Photo Credit: BrandsGym, via Creative Commons

Photo Credit: BrandsGym, via Flickr Creative Commons

In a blog post on Tuesday, Netflix announced that it will extend its maternity and paternity leave for employees. The new policy stipulates that, within the first year of a baby being born or adopted, new moms and dads will receive both their normal salary, and the option of returning to work on a part or full time basis.

According to its website, Netflix chief talent officer Tawni Cranz said:

“We want employees to have the flexibility and confidence to balance the needs of their growing families without worrying about work or finances”

“Netflix’s continued success hinges on us competing for and keeping the most talented individuals in their field. Experience shows people perform better at work when they’re not worrying about home. This new policy, combined with our unlimited time off, allows employees to be supported during the changes in their lives and return to work more focused and dedicated.”

The significance of this step on the part of the video-streaming company can be seen from the fact that, as it currently stands, the Family and Medical Act of 1993 requires employers give parents 12 weeks of unpaid leave. Moreover, this law only applies to companies with 50 or more employees.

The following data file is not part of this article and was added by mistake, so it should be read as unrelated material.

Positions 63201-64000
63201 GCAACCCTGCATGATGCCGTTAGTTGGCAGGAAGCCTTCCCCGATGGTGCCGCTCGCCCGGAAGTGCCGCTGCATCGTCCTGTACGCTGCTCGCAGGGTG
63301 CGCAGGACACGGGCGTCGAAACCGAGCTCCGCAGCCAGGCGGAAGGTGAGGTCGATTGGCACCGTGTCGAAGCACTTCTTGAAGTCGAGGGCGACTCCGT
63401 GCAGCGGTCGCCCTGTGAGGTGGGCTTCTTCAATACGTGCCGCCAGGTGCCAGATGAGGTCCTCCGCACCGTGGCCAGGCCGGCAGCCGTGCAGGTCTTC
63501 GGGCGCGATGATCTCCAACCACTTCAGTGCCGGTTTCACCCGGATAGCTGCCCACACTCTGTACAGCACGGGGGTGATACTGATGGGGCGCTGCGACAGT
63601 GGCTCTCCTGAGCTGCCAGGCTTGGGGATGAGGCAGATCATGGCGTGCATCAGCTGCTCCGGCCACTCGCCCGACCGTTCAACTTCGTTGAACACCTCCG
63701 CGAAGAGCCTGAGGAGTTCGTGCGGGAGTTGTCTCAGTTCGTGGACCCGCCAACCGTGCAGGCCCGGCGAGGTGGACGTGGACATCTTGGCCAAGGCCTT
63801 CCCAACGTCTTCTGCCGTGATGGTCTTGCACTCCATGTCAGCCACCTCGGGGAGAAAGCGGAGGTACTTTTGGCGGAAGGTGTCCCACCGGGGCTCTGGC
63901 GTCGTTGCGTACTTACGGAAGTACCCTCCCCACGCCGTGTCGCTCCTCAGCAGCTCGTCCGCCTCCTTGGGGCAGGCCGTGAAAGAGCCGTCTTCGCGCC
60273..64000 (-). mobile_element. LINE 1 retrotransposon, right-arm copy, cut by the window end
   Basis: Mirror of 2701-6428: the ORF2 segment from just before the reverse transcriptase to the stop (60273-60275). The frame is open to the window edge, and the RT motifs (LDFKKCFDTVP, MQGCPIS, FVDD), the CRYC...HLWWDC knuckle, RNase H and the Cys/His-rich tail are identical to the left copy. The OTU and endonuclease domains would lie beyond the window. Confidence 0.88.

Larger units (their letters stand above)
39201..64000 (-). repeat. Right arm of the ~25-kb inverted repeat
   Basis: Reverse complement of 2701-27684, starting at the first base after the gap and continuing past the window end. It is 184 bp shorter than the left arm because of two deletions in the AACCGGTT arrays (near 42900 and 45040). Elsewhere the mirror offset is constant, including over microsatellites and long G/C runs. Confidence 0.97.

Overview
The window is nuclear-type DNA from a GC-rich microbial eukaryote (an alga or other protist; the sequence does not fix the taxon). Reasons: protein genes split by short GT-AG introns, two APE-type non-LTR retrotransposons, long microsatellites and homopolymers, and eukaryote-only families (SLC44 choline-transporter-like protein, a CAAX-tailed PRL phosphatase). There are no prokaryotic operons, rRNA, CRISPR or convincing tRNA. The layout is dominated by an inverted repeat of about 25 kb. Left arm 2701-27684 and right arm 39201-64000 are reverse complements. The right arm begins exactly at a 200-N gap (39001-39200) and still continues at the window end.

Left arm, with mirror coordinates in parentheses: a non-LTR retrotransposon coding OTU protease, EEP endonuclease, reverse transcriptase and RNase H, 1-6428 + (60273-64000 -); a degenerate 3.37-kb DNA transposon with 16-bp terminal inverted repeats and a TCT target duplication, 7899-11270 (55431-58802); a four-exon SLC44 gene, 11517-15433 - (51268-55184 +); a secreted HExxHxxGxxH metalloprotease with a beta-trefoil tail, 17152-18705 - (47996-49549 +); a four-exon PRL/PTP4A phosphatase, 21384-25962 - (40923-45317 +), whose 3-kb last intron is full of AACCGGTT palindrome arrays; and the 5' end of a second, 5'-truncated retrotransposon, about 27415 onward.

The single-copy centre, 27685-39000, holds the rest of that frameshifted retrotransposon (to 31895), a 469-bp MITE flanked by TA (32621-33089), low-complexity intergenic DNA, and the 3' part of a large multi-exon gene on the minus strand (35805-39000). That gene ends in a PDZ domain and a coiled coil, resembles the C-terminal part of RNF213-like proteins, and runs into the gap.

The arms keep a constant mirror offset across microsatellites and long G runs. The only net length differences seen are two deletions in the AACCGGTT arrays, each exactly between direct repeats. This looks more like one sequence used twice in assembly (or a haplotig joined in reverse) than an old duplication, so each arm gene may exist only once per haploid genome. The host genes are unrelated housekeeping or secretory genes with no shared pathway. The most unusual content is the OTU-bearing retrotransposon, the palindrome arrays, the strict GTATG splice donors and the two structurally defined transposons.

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Netflix’s move, the most generous within an extremely competitive tech industry, is consistent with the overall progressive direction embraced by employers throughout Silicon Valley and San Francisco, according to The New York Times.

Companies such as Facebook, Twitter, and biogenetic innovator Genetech offer their employees anywhere between four months to 20 weeks. Back in 2007, Google added six weeks to its initial 12 week mark allotted for  “paid baby bonding time.”

Without a doubt, this policy puts Netflix on the right side of history, regarding working families and parenthood in the U.S. America remains the only “developed” country without a federally mandated paid paternity leave.

Our hope is that what’s happening in the workplace of one media streaming company will provoke a broader conversation about actualizing the right of every parent in America to paid paternity leave.

 

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